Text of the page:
Posted By pinewood on 2 October 2018
Does Type 2 Diabetes cause depression? Those of us who have prediabetes or Type 2 Diabetes or know someone with it would probably say “yes”, simply because the metabolic disorder is noted for seeming to cause depression, reactive behavior and mood swings. In fact, for decades, irritability, a negative attitude and paranoid episodes have been blamed on low blood sugar. Now a study done at the University of Iowa ad published in Psychosomatic Medicine affirms that what we have suspected all along is true: Type 2 Diabetics do have a stronger response to perceived threats and as a result are more at risk for depression.
Why Are Type 2 Diabetics More At Risk For Depression?
In order to assess how and why Type 2 Diabetics might be more at risk for depression, graduate student and author Tova Wolfe worked with colleagues at the University of Wisconsin-Madison to analyze the startle response of diabetics. In animals, including humans, the startle response is a largely unconscious defensive response to sudden or threatening stimuli, such as sudden noise or sharp movement, and is associated with negative affect. When the “startle response” is exaggerated, more cortisol is produced in the body, which in turn causes anxiety and blood sugar to rise even further.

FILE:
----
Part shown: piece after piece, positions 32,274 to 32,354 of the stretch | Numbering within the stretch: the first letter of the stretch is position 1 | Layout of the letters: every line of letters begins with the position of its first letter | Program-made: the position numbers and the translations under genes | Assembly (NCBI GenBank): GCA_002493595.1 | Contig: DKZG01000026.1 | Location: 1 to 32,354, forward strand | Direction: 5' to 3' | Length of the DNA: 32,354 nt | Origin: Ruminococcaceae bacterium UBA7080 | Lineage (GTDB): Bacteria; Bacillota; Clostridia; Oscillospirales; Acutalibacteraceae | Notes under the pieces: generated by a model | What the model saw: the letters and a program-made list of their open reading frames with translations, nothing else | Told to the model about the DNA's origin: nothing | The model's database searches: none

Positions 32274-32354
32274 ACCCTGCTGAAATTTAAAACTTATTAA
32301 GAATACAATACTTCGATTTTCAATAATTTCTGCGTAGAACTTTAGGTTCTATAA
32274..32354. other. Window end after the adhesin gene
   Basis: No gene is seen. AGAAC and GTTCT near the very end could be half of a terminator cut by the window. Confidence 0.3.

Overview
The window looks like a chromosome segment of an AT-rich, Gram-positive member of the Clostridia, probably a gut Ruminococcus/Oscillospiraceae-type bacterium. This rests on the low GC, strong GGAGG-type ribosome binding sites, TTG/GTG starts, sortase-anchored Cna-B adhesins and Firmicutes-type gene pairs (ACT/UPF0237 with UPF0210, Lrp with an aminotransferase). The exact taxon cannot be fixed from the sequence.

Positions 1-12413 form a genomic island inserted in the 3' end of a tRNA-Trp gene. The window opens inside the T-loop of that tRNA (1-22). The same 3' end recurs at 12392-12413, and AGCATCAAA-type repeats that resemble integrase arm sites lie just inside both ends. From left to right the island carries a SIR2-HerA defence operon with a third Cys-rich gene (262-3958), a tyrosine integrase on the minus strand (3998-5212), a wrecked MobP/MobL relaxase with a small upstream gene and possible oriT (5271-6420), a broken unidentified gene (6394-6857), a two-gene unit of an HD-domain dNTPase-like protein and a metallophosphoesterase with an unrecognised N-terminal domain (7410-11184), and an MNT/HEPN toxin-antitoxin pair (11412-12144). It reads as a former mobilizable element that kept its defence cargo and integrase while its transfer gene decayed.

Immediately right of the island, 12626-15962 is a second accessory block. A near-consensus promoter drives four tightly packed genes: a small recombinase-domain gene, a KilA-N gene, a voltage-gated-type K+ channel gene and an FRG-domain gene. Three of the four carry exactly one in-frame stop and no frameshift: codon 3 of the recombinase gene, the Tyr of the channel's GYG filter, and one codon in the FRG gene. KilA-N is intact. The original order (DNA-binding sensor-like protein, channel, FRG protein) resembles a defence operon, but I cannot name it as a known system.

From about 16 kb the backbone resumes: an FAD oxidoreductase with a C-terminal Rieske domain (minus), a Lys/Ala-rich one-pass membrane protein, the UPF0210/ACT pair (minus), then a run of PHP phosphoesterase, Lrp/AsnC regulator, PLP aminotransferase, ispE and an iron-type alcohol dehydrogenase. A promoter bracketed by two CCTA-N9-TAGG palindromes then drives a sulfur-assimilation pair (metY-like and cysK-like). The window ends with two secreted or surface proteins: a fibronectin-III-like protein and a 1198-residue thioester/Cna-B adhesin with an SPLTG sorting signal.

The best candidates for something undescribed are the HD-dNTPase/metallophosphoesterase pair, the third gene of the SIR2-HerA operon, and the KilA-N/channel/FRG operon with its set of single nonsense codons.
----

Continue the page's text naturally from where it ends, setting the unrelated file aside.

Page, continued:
The actual study was accomplished by the placing of small electrodes beneath the subject’s eye to measure flinching as they viewed both positive and negative imagery. The result, which is not that surprising to many, is that individuals with high levels of insulin resistance tended to have exaggerated responses to negative imagery, compared to the general population. These results were complimented by EEG test that recorded brain activity while the subjects were looking at the images. The research found that participants with prediabetes and Type 2 experienced more right brain activity, which is the side of the brain that focuses on negative emotions. This in turn would cause issues such as blood sugar spikes, fatigue and even a condition called startle seizures in which a traumatic sight or event would cause a diabetic to briefly zone out for a few minutes.
Staying Away From Stress Is Essential For Diabetics
Staying positive and avoiding stress is absolutely essential for those trying to manage their diabetes or pre-diabetes to prevent the chronic escalation of blood sugar. As startle reactions are defensive and involuntary, the diabetic has absolutely no control of how their response stimuli is affecting their blood sugar and general health. This becomes a vicious cycle as the diabetic finds themselves unable to lose weight because of hormonal issues provoked by the startle response or completely unmotivated to exercise because they feel depressed. Fortunately, there are ways to manage this condition by managing your Type 2 Diabetes through diet, exercise and meditation.
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Iowa State University. “Brain activity helps explain diabetics’ negative feelings, risk for depressio
n.” ScienceDaily. ScienceDaily, 7 May 2018. <www.sciencedaily.com/releases/2018/05/180507111821.htm>.
Tovah Wolf, Vera Tsenkova, Carol D. Ryff, Richard J. Davidson, Auriel A. Willette. Neural, Hormonal, and Cognitive Correlates of Metabolic Dysfunction and Emotional Reactivity. Psychosomatic Medicine, 2018; 1 DOI: 10.1097/PSY.0000000000000582